In the mathematical field of graph theory, an automorphism of a graph is a form of symmetry in which the graph is mapped onto itself while preserving the edge–vertex connectivity.
Formally, an automorphism of a graph G = (V,E) is a permutation σ of the vertex set V, such that the pair of vertices (u,v) form an edge if and only if the pair (σ(u),σ(v)) also form an edge. That is, it is a graph isomorphism from G to itself. Automorphisms may be defined in this way both for directed graphs and for undirected graphs. The composition of two automorphisms is another automorphism, and the set of automorphisms of a given graph, under the composition operation, forms a group, the automorphism group of the graph. In the opposite direction, by Frucht's theorem, all groups can be represented as the automorphism group of a connected graph – indeed, of a cubic graph.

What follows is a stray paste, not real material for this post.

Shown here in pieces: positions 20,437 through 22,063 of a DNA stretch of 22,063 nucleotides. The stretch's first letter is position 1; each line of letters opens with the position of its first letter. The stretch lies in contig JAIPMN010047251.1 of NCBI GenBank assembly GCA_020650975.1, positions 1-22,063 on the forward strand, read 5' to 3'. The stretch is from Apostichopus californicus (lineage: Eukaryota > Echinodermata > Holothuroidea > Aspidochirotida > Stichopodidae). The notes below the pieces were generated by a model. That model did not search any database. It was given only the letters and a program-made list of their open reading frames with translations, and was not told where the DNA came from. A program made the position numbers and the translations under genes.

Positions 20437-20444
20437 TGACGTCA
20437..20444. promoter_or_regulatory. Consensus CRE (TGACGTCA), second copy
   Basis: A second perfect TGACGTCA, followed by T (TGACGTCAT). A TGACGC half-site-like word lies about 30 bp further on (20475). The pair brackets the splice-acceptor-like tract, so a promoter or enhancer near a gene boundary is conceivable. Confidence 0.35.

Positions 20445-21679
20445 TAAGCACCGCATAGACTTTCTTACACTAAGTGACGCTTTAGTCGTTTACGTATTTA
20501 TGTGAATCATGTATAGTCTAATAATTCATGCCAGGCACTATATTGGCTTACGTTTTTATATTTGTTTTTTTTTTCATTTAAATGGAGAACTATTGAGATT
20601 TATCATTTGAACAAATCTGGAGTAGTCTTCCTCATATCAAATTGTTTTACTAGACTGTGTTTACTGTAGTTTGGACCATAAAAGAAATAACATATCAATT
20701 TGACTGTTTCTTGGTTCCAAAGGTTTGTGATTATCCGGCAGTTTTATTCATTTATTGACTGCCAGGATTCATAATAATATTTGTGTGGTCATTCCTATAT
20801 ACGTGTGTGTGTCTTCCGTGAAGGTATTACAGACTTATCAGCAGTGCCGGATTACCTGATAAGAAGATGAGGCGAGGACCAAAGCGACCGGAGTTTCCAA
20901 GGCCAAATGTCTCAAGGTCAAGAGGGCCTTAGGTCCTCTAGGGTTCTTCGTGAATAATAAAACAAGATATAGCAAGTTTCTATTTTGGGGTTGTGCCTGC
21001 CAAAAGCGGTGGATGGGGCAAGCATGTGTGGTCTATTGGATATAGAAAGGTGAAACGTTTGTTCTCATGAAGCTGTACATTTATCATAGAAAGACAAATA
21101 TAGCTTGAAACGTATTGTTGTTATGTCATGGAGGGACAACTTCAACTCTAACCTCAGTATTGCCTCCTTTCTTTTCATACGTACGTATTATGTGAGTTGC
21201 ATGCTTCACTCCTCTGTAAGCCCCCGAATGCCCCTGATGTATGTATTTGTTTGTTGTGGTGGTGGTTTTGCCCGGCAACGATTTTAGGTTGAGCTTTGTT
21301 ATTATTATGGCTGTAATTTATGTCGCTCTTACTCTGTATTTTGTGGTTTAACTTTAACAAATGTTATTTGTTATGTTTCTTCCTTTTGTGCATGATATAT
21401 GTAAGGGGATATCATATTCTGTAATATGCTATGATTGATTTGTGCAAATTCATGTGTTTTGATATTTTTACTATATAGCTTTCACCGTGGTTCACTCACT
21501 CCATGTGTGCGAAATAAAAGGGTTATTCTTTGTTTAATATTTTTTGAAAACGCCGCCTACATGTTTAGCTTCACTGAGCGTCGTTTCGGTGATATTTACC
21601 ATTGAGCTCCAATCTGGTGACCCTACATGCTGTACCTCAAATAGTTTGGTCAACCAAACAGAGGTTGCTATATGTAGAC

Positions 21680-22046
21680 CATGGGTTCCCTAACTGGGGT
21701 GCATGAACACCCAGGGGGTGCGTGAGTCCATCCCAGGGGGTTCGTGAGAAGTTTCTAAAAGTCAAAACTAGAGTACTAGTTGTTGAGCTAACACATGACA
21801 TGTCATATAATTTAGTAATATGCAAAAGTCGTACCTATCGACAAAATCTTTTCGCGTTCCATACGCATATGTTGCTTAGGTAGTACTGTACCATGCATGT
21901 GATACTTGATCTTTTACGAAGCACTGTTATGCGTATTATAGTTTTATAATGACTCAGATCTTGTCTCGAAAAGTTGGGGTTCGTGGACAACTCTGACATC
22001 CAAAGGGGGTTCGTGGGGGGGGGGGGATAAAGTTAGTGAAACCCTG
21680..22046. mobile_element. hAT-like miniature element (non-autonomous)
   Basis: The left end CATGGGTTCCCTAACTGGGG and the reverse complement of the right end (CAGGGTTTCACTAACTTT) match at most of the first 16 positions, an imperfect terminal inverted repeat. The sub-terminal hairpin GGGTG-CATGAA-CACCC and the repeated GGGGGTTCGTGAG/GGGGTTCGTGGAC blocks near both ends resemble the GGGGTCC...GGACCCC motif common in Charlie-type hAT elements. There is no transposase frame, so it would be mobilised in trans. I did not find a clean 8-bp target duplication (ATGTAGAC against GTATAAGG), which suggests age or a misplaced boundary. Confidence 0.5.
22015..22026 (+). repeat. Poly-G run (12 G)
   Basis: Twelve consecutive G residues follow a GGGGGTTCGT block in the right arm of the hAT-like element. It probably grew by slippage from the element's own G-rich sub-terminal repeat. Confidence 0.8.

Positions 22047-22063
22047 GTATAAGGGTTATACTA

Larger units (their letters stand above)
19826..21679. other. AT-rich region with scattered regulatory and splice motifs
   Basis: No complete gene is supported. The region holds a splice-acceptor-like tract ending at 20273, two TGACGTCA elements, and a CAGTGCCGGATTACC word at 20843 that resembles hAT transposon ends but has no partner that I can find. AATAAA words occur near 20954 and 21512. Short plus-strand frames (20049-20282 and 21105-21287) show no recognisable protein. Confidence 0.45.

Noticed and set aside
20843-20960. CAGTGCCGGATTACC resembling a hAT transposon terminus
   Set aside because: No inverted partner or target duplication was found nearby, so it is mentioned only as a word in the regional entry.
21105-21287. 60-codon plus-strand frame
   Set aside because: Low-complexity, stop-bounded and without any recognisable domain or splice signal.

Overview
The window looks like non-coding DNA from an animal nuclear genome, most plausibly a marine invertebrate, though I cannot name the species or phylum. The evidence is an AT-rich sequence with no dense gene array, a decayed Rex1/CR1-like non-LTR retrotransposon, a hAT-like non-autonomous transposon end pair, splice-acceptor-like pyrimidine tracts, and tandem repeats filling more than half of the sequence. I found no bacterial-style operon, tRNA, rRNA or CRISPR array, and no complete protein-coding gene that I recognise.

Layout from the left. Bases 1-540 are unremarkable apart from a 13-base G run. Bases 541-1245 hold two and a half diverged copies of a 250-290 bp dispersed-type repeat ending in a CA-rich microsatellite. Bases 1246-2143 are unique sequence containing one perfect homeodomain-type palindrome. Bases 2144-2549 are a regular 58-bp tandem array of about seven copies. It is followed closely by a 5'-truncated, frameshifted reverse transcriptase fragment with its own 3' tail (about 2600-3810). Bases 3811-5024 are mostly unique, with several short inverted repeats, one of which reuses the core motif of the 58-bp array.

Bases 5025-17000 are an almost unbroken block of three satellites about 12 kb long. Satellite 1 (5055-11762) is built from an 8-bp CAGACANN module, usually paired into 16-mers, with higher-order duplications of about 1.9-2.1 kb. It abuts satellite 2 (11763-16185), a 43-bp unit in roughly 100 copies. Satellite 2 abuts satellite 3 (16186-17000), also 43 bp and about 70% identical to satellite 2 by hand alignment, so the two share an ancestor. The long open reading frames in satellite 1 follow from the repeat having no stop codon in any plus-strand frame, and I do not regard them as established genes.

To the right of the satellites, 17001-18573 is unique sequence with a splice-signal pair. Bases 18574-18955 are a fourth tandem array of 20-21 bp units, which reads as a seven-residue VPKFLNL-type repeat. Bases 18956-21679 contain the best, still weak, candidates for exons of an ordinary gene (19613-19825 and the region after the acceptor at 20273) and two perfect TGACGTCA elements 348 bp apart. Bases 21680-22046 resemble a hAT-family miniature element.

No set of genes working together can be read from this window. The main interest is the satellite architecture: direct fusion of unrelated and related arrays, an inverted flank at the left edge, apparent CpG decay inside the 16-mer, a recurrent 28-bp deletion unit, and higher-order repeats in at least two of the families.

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“When producers want to know what the public wants, they graph it as curves. When they want to tell the public what to get, they say it in curves.”
—Marshall McLuhan (19111980)